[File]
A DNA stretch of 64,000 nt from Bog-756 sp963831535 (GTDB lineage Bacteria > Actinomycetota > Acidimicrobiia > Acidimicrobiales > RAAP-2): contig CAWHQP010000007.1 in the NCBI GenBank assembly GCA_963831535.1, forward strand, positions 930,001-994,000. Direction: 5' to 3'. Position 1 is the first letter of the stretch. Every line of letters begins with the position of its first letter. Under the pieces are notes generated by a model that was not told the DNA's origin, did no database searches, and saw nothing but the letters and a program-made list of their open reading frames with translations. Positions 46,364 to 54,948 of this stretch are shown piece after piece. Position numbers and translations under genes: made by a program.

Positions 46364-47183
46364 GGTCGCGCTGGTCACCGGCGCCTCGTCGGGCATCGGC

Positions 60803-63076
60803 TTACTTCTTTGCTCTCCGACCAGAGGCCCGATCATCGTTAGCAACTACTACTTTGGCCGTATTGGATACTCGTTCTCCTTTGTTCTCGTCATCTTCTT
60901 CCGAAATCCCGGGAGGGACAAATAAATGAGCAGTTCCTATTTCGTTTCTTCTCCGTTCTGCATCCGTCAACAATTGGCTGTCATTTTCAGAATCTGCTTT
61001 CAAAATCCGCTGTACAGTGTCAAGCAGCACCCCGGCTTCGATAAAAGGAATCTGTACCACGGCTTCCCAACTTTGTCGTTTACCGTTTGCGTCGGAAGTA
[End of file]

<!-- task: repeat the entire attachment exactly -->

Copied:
A DNA stretch of 64,000 nt from Bog-756 sp963831535 (GTDB lineage Bacteria > Actinomycetota > Acidimicrobiia > Acidimicrobiales > RAAP-2): contig CAWHQP010000007.1 in the NCBI GenBank assembly GCA_963831535.1, forward strand, positions 930,001-994,000. Direction: 5' to 3'. Position 1 is the first letter of the stretch. Every line of letters begins with the position of its first letter. Under the pieces are notes generated by a model that was not told the DNA's origin, did no database searches, and saw nothing but the letters and a program-made list of their open reading frames with translations. Positions 46,364 to 54,948 of this stretch are shown piece after piece. Position numbers and translations under genes: made by a program.

Positions 46364-47183
46364 GGTCGCGCTGGTCACCGGCGCCTCGTCGGGCATCGGC

Positions 60803-63076
60803 TTACTTCTTTGCTCTCCGACCAGAGGCCCGATCATCGTTAGCAACTACTACTTTGGCCGTATTGGATACTCGTTCTCCTTTGTTCTCGTCATCTTCTT
60901 CCGAAATCCCGGGAGGGACAAATAAATGAGCAGTTCCTATTTCGTTTCTTCTCCGTTCTGCATCCGTCAACAATTGGCTGTCATTTTCAGAATCTGCTTT
61001 CAAAATCCGCTGTACAGTGTCAAGCAGCACCCCGGCTTCGATAAAAGGAATCTGTACCACGGCTTCCCAACTTTGTCGTTTACCGTTTGCGTCGGAAGTA